The conference contributed by bringing together theoretical, empirical, and practical perspectives on the relationship between history didactics and special education. During the conference, many lively interdisciplinary discussions were observed between the presenters and the audience, which contributed to a fruitful exchange about the intersections of the two disciplines. In addition, the networking time slots integrated into the conference program by the organizers provided an opportunity to further promote the internationalization of the two disciplines and to plan research cooperations. The conference addressed a topic on which there is still a fundamental need for discussion and created a space for concrete academic impulses that will hopefully be pursued during future research projects.
Oliver Musenberg (Berlin): On the Relationship between History Education and Special Education
Christoph Kühberger (Salzburg / Hawaii): Inclusive Historical Knowledge
Franziska Rein (Kiel): Historical Learning and Virtual Reality
Caroline Clormann (Gießen): How do teachers deal with media in history education for students with learning disabilities?
Jan Siefert (Duisburg-Essen): Cultural practice of narrated history as an object of inclusion. Culture and language sensitive history classes between teaching foreign language and inclusive class design – application of genre-cycle in history class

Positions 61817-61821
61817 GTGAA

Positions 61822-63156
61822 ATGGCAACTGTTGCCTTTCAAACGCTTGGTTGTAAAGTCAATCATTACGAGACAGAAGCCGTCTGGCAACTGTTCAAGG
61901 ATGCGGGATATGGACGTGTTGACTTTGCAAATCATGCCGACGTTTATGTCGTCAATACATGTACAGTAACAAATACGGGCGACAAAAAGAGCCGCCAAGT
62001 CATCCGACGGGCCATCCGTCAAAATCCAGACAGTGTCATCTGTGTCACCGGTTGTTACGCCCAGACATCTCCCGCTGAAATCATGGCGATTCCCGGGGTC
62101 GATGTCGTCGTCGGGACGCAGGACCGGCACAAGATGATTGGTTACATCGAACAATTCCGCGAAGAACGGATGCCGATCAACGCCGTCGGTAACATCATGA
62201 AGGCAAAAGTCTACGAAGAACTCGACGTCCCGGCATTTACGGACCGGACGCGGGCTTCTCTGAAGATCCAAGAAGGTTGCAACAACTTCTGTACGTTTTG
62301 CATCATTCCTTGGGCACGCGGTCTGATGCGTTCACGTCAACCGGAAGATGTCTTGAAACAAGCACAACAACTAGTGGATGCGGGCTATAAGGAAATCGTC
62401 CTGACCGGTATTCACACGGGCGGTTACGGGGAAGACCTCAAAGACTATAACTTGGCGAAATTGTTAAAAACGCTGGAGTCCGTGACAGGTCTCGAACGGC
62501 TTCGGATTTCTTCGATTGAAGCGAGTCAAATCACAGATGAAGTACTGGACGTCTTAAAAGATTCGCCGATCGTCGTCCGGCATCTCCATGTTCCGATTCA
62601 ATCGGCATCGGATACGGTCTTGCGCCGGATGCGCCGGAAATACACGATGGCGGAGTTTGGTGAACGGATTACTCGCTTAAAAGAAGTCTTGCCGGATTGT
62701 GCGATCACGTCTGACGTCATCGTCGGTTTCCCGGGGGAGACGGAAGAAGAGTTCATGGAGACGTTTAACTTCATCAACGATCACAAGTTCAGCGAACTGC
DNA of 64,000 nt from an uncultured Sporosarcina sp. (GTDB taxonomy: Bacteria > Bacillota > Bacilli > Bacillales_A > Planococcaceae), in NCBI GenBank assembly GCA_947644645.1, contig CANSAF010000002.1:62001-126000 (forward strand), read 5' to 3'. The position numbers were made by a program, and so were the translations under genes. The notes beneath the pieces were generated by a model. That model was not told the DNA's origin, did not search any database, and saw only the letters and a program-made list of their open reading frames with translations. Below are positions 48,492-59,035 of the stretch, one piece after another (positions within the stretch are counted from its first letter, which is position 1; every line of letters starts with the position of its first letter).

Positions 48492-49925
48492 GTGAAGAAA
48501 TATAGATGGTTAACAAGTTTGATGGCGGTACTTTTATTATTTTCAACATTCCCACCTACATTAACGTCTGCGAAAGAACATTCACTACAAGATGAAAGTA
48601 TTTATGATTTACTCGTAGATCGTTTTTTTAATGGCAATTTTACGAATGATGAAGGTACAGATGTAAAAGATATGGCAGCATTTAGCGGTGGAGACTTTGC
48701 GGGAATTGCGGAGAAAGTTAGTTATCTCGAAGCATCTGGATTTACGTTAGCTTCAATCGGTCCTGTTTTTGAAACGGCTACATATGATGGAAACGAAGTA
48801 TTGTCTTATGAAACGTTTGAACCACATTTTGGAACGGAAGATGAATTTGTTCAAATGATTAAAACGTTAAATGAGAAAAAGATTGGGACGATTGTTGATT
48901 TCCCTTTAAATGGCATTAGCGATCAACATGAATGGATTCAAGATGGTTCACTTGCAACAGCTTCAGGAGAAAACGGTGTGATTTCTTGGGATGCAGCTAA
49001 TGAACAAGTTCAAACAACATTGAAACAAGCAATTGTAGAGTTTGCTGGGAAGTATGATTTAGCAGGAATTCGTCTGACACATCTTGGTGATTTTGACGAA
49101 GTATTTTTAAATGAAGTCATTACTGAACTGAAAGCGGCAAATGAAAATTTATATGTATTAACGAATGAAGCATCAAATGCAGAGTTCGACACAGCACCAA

Sebastian Bauer (Ludwigsburg): Historical identity as an excluding concept? – The ‘unspoken’ parts of identity as an approach to teaching history in inclusive settings
Simone Seitz (Bolzano): All the time in the world? Time as a key concept and door opener to world knowledge for all children
Heike Krösche (Innsbruck): Intersectionality and disability – a relationship determination from a history didactic perspective
Robert Thorp (Uppsala): Inclusive history education: Historical thinking, powerful knowledge, and Gadamerian historical consciousness
Eric Claravall (Sacramento): Teaching Historical Thinking and Reasoning to Students with Learning Differences: Theory, Research, and Practice
Susan Krause (Bielefeld): ‘Blind’ imagination of the past. Empirical insights on schools vs. museums and their special handling and offers for persons with visual disorder
Maria Papadopoulou (Florina): Training Students with Special Educational Needs in History Education in Greece